Ukulele wizard Jake Shimabukuro hits the stage solo at the MACC

Jake Shimabukuro performs at 7:30 p.m. Saturday in the Castle Theater at Maui Arts & Cultural Center in Kahului. Ho‘onanea preshow festivities start at 5:30 p.m. with local craft vendors and live music in the Yokouchi Pavilion Courtyard. Tickets are $45, $55, $65 and $85 (plus applicable fees). For more information or to purchase tickets, go to the box office, call 242-7469 or visit www.mauiarts.org. Photo courtesy the artist

While he has been lauded for many years as the Jimi Hendrix of the ukulele, Jake Shimabukuro has been reticent about actually recording a Hendrix tune until now. On his forthcoming album set for summer release, the ukulele virtuoso interprets the rock legend’s epic “If 6 was 9.”

“I always shied away from doing it,” Shimabukuro explains. “But I thought, what’s the best way to cover a Jimi Hendrix tune? You get the world’s greatest dobro player, Jerry Douglas, to play on it, then no one can say anything. It’s one of my favorite Jimi Hendrix songs.”

The new “The Greatest Day” album features guests like Douglas, who has played with everyone from Eric Clapton and Bob Dylan to Ray Charles and Van Morrison.

“Jerry Douglas plays with me on three tracks,” Shimabukuro continues. “He’s one of my all-time favorite musicians. I’ve never heard anyone play the dobro like him. We incorporated a lot more instruments. We added some horns and strings and keyboards.”

Recorded in Nashville, it features six original songs and six covers. The new covers include the Beatles’ “Eleanor Rigby,” Ed Sheeran’s “Shape of You,” The Zombies’ “Time of the Season” and New Order’s “Bizarre Love Triangle.”

Photo courtesy the artist

“The melody is so gorgeous,” Shimabukuro says about the New Order song. “We did it in a mellow, more acoustic style. The Ed Sheeran one, you can see the young ones singing along (in concert). They know all the words. And I’ve always loved the Zombies’ tune. It works nicely on the uke.”

Routinely showered with accolades, the ukulele wizard was named in Guitar Player Magazine’s 2017 Hall of Fame Awards, alongside other “Gallery of Greats” members Jerry Douglas and rockabilly guitarist Brian Setzer. Guitar Player noted that Jake is known for, “expanding the vocabulary of the ukulele with virtuosity and varied stylistic influences.”

Since his early days, Shima-bukuro has pushed boundaries exploring the virtually unlimited potential of the humble ukulele. The “Nashville Sessions” found him boldly stepping into fusion territory, where extraordinary soloing on tracks like “Motown” and “6/8” saw him verging into blissful Santana territory, and he truly attained the crown as the Hendrix of ukulele on the rocking “Man of Mud.”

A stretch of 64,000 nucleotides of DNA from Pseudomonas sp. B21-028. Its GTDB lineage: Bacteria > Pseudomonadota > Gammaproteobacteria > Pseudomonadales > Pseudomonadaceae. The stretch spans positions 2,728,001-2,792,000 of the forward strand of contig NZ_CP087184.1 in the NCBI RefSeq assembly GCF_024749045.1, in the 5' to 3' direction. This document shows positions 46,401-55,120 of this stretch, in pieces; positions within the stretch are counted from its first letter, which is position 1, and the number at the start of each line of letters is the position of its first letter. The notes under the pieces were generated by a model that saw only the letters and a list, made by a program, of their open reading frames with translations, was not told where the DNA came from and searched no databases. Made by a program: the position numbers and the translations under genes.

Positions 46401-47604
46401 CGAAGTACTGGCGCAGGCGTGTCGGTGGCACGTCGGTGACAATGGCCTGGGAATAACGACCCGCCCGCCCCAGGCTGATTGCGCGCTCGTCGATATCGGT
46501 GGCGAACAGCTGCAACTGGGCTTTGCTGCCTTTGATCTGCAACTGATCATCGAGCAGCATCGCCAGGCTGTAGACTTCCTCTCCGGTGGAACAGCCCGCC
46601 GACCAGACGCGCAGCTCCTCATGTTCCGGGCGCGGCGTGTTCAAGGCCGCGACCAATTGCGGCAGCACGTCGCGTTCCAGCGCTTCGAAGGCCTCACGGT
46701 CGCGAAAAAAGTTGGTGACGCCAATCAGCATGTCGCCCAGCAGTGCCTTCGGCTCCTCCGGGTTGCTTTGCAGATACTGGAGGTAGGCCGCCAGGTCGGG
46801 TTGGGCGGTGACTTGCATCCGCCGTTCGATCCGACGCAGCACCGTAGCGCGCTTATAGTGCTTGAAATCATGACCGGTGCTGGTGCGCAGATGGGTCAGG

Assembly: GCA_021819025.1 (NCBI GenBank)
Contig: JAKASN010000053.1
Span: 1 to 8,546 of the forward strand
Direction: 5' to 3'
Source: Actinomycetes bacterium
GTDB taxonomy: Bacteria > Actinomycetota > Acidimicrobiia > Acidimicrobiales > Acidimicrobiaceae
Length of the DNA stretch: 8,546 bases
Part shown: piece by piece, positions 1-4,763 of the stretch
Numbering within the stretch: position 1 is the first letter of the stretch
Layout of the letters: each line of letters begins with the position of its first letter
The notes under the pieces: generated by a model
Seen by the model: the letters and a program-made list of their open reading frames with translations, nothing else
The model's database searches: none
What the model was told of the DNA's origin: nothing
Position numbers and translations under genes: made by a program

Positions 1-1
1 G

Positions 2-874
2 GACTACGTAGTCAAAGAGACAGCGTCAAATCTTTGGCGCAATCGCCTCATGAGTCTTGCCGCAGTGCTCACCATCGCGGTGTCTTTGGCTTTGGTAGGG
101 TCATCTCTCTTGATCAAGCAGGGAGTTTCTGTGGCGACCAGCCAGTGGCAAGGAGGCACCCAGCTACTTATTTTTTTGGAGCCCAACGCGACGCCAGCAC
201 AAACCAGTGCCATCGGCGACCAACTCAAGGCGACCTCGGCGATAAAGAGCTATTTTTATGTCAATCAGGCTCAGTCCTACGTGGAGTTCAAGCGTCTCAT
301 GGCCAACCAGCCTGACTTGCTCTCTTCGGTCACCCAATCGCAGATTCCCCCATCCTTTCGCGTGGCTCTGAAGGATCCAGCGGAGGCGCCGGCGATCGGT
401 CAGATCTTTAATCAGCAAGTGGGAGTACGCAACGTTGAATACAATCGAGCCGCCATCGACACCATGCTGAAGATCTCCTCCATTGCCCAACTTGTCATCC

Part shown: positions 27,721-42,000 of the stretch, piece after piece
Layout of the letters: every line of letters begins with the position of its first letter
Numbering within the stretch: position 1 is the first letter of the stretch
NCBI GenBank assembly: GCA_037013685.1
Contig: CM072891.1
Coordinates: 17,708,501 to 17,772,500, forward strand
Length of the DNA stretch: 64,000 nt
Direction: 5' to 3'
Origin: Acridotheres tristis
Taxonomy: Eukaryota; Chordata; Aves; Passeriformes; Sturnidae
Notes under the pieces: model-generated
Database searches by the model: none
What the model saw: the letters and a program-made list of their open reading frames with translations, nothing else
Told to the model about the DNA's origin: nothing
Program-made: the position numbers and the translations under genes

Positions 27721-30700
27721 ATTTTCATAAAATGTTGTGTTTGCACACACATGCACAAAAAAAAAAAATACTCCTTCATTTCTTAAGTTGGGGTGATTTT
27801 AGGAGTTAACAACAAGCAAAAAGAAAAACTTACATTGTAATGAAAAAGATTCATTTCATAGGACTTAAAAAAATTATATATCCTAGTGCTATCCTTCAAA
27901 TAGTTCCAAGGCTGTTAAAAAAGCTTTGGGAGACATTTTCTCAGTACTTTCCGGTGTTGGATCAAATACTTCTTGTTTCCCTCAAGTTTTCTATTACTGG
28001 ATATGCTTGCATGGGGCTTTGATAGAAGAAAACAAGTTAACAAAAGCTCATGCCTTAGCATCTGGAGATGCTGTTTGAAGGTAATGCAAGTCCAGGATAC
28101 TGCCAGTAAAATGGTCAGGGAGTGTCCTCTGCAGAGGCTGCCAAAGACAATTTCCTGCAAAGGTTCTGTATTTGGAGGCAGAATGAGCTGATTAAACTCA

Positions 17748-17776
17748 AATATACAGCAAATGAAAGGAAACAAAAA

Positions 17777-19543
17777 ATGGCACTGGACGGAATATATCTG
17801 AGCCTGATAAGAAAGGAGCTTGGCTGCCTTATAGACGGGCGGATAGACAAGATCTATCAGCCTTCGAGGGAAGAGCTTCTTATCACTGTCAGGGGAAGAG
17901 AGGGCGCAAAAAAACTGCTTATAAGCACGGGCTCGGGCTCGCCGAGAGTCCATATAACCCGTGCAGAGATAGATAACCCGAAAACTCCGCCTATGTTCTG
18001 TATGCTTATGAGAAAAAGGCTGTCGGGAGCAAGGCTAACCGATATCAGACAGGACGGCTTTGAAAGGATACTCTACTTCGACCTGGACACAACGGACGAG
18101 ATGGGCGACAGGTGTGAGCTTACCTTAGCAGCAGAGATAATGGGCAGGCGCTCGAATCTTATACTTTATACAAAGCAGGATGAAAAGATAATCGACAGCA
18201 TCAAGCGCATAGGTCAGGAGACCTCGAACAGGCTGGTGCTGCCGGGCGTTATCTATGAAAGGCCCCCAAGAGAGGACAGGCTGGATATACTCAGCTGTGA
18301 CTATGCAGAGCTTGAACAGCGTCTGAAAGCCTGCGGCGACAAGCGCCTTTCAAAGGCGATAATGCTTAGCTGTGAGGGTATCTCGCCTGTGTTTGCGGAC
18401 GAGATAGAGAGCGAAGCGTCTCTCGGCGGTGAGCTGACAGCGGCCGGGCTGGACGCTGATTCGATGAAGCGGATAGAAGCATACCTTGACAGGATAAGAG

So does he feel he’s accomplished his mission of showcasing the ukulele’s versatility? There’s still room to grow he says.

“I’m still trying to figure out more things. Almost every night I’m discovering something new on the instrument. I’m constantly switching out gears, trying different things. It’s all part of the growing process. I love it. As long as I feel I’m growing and learning, that’s what fulfills me.”

Pianist Hyperion Knight performs with Maui Pops Orchestra this Sunday at the MACC. Photo courtesy the artist

Known for his love of helping others, especially kids in need, Shimabukuro took on a project in 2016 of personally repairing 100 damaged Kamaka ukulele belonging to Hawaii’s public schools. He repaired them while he was out on the road touring.

“It was Kamaka’s 100th anniversary, and I had found a lot of schools had ukuleles, but they had been in storage because of lack of funding for ukulele programs,” he says. “A lot of them were damaged, and the schools didn’t have repair budgets. They were going to throw them away, so I worked with the nonprofit Music for Life. I told them if they can get me the ukuleles, I will donate my time to repair them. A lot were beyond my skill level. The goal was to finish 100 at the end of the year, and we worked all the way up to midnight on New Year’s Eve. It was such a great feeling.”

For those looking for a new ukulele, Shimabukuro now markets his own brand — Shima Ukulele.

His goal was to design and market a professional instrument that could be sold at an affordable price.

“A lot of times, I purchase and donate ukuleles because schools can’t afford them. My brother Bruce and I had been talking for years about making our own. We finally got it going. We had a soft launch last week. We’re very excited.”

Still astonishing audiences in concert, Shimabukuro recently inspired Pennsylvania’s Reading Eagle to marvel: “Powerful. Audacious. Transformative. These aren’t words one would expect to use when describing an ukulele performance. No recording can do justice to what the artist can do with the instrument.”

For his Saturday show at Maui Arts & Cultural Center in Kahului, Shimabukuro will perform solo.